Medicine (held at the University of Iowa, Iowa City, on November 29 and 30, 2004), the Roundtable addressed rural environmental health issues in an interactive way, with those attending the discussions participating in a free exchange of views on how to rebuild the unity of health and the environment in rural America. The remainder of this chapter and the chapters that follow describe and summarize the participants’ presentations to the Roundtable members and the discussions that the members had with the presenters and participants at the workshop.


According to the World Health Organization (WHO), environmental health is defined as “those aspects of human health, including quality of life, that are determined by interactions with physical, chemical, biological and social factors in the environment” (WHO, 1986). Environmental health thus focuses on the quality of life and not simply on the absence of disease, and all the factors that contribute to environmental health, including the environment, are assessed when the environmental health of a population or region is evaluated.

Many researchers and investigators have created their own image of the interactions among health, behavior, biology, and genetic factors and the outcome, whether it is disease or health and function. Overlying these interactions are social, natural, and built environmental factors, remarked Roundtable member Donald Mattison. In developmental health, for example, researchers are beginning to realize that many of the events that lead to health disorders occur in utero or early in childhood, so it is important to understand the factors that ultimately lead to these disorders in adults. Most aspects of health are a direct result of the environments in which humans grow up, live, work, and play. Therefore, the solutions to public health problems cannot be left solely to the health care system; they require interactions among a broad group of individuals with expertise in a variety of areas.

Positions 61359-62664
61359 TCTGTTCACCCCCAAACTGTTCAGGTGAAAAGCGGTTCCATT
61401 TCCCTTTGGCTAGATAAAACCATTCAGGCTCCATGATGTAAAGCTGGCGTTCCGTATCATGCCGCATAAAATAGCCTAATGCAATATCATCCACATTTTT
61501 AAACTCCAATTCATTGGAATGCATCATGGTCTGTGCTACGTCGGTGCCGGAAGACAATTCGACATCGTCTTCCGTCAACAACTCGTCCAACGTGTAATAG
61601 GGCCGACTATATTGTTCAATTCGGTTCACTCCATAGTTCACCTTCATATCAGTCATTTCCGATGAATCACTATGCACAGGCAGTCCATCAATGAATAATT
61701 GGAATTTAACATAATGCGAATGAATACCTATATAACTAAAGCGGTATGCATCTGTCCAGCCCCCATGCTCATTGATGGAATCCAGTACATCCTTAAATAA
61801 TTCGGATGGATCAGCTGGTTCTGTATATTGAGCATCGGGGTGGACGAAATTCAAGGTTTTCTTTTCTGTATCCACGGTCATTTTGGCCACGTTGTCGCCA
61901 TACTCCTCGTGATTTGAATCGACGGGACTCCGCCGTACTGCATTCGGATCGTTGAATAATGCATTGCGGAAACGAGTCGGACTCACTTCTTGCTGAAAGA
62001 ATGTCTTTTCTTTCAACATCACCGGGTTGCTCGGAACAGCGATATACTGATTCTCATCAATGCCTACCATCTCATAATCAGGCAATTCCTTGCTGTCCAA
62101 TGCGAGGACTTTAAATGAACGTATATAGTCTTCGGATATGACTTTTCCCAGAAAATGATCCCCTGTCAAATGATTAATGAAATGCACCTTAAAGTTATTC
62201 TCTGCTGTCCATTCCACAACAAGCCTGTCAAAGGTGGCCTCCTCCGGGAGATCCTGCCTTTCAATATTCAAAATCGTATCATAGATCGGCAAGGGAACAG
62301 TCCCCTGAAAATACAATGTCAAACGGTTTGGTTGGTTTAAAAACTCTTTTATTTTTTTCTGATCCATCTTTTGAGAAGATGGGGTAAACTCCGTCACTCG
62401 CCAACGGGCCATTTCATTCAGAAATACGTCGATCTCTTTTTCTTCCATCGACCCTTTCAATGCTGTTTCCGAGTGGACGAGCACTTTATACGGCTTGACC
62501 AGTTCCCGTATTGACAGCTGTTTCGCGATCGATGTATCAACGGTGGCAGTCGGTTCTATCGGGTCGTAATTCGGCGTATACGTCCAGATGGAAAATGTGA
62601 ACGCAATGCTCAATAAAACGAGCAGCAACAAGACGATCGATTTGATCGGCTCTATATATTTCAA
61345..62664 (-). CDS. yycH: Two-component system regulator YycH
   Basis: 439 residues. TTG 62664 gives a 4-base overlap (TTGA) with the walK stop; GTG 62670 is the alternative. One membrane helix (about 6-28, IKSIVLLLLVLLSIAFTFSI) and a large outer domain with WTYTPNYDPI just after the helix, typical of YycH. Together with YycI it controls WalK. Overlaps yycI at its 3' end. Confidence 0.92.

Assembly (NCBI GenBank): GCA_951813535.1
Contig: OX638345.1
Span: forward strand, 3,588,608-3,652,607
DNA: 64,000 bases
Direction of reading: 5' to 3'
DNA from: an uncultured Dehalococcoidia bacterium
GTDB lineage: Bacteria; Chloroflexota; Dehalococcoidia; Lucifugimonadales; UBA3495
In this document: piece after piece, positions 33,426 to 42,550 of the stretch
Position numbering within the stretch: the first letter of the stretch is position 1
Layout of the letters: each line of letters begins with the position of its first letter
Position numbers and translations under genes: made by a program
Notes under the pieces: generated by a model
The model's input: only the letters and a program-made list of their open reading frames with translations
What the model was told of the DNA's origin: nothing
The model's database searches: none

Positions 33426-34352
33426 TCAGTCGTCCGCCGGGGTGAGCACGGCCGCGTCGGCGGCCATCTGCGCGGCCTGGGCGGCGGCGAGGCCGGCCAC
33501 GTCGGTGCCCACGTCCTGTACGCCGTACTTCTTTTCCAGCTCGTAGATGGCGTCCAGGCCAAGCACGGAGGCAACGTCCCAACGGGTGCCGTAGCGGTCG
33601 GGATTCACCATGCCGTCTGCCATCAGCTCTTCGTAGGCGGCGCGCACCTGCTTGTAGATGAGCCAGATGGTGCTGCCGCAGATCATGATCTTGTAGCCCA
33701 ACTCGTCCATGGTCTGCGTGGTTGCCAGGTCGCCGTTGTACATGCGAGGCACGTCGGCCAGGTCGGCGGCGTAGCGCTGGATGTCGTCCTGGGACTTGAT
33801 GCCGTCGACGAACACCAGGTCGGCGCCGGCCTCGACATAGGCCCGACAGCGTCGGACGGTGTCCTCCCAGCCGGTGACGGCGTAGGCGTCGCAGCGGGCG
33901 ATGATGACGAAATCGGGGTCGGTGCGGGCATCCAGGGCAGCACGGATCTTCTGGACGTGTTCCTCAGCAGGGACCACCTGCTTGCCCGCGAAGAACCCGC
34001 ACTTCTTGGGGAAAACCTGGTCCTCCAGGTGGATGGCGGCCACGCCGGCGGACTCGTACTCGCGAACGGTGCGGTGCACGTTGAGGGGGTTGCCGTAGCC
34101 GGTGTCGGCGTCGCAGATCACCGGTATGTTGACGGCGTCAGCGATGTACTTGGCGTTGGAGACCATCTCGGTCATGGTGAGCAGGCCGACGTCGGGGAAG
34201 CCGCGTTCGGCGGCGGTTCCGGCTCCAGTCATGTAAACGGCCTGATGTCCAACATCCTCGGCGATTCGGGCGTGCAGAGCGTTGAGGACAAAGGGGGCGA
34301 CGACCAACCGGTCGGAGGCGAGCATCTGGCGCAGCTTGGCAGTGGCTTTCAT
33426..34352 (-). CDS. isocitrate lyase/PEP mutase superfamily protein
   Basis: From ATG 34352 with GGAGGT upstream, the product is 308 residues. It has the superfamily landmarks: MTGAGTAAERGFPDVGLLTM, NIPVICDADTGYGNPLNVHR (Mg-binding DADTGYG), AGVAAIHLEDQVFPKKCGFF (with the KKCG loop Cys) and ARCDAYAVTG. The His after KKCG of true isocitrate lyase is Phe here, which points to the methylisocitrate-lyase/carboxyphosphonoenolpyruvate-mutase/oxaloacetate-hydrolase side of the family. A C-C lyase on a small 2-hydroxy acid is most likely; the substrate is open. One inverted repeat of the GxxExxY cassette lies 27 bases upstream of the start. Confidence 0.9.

Risk reduction and health promotion influence the development of health. Thus, consider a graph with health development—e.g., pulmonary function, cognitive function, or executive function—along the vertical axis and time along the horizontal axis. Mattison noted that because of a range of exposures or other factors, the trajectory that an individual might have followed across some period of time might be lower than what the optimum trajectory for health development for that individual could have been. However, if health promotion and risk reduction strategies had been put into place, the same individual might have been able to move through various stages of life and reach or approach the optimum trajectory. From what is known about the early origin of diseases in adults, it can be concluded that it is most important to act early to reduce risks and put in place strategies that promote health.

Obesity is a good example, noted Mattison. A lot of the focus on obesity has

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